Youmans (pronounced like 'yeoman' with an 's' added) is the best-kept secret
among contemporary American writers. --John Wilson, editor, Books and Culture Marly Youmans is a novelist and poet out of sync with the times
but in tune with the ages. --First Things

Thursday, March 06, 2014

Carrington's Sidhe

  
Compilation by DistantMirrors, youtube 2012

I've been reading Susan Aberth's Leonora Carrington: Surrealism, Alchemy, and Art in my little bits of stray time and may have something to say about it later... I started with the alchemy chapter because my The Book of the Red King in part rises out of alchemical lore, and so I was eager to read that portion.

But now I am back to the start and reading about her childhood. Here's a quote from the fascinating, rebellious Carrington that I find interesting. It's a slightly different depiction of the Irish faery race, the Sidhe, than what I am accustomed to from Yeats and other reading.
My love for the soil, nature, the gods was given to me by my mother's mother who was Irish from Westmeath, where there is a myth about men who lived underground inside the mountains, called the 'little people' who belong to the race of the 'Sidhe.' My grandmother used to tell me we were descendants of that ancient race that magically started to live underground when their land was taken by invaders with different political and religious ideas. They preferred to retire underground where they are dedicated to magic and alchemy, knowing how to change gold. The stories my grandmother told me were fixed in my mind and they gave me mental pictures that I would later sketch on paper (p. 12.)

8 comments:

  1. I worry less about the little people beneath the surface of the earth than the little people and their voices inside my head. Is my concern well-placed?

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    1. That's a curious question! I expect it has something to do with what those little people desire. My little people desire to come out and be in stories and poems. What do yours desire to do?

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    2. My little people voices are a bit like the good angel and bad angel in Marlowe's Doctor Faustus. "Do this." "Don't do this." Those voices have been persistent for as long as I can remember (which lately is not so much). The "problem" does not rise to the Lithium Rx level. Of course, I could be wrong. Not I'm not. Yes, I am.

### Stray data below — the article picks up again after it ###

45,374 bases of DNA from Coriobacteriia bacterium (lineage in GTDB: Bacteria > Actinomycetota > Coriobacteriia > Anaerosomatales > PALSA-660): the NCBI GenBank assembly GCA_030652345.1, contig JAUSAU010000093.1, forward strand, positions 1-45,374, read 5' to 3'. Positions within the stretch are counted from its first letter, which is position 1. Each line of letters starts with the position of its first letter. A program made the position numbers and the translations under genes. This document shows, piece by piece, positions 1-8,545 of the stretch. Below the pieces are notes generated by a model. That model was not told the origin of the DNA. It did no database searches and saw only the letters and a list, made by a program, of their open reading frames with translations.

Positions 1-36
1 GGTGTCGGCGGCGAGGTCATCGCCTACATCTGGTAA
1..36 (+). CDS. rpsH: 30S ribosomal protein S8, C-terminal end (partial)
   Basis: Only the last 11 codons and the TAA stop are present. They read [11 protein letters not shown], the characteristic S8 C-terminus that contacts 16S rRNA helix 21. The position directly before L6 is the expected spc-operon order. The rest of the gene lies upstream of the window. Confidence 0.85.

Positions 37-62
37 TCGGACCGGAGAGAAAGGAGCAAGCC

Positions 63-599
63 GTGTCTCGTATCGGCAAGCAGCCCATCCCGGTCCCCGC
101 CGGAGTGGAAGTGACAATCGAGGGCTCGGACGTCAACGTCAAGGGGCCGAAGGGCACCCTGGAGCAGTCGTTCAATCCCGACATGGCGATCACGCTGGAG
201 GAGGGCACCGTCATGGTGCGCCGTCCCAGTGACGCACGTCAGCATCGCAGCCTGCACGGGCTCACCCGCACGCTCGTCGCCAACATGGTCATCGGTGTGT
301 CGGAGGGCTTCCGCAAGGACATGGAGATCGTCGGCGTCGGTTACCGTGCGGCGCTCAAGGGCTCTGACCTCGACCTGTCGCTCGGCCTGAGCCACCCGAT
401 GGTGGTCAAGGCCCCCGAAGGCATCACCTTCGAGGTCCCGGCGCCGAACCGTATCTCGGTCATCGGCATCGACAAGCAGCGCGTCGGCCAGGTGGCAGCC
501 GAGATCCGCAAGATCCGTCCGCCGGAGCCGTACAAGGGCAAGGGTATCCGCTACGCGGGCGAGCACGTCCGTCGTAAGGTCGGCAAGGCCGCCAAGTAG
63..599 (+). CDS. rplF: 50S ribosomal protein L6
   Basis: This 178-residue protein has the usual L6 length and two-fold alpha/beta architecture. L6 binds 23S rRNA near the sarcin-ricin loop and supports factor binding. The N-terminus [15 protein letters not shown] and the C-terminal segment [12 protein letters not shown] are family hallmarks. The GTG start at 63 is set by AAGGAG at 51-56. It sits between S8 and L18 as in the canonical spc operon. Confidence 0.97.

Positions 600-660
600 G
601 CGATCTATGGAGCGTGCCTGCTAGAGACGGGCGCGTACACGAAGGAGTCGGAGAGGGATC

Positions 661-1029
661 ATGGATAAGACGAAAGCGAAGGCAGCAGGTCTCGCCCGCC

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    3. You seem perfectly bright, and what's a little short term memory loss? Just means you can eat second breakfast like a hobbit.

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  2. "Perfectly" is not a word that has ever been positively used about me. Yikes!

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  3. It seems my comment went astray... so here goes once more...

    The name Leonora Carrington sounded familiat so I looked it up. Sure enough, I remember seeing some of her paintings in a couple of group exhibitions here. I didn't know whe was a writer as well. Thanks for this, Marly, now I will investigate her further. I remember she passed away a few years ago, just after I'd first ssen her work. She was also noted for her famous lover, Max Ernst.

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    1. She seems to have been her own vigorous person even as a very small child. And fell into love with Ernst's paintings while a very young woman, and then with him. She had kicked her way out of convent schools, and Ernst's unfortunate second wife seems to have responded to his shift in love interest by being drawn toward the convent. Wild times. Then the two were separated by history... Whew.

      She had a long, wonderful friendship with Remedios Varo after they both fled to Mexico. I think that link must have been her most important friendship in the arts. But I haven't gotten to that part of her life yet in the book.

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Alas, I must once again remind large numbers of Chinese salesmen and other worldwide peddlers that if they fall into the Gulf of Spam, they will be eaten by roaming Balrogs. The rest of you, lovers of grace, poetry, and horses (nod to Yeats--you do not have to be fond of horses), feel free to leave fascinating missives and curious arguments.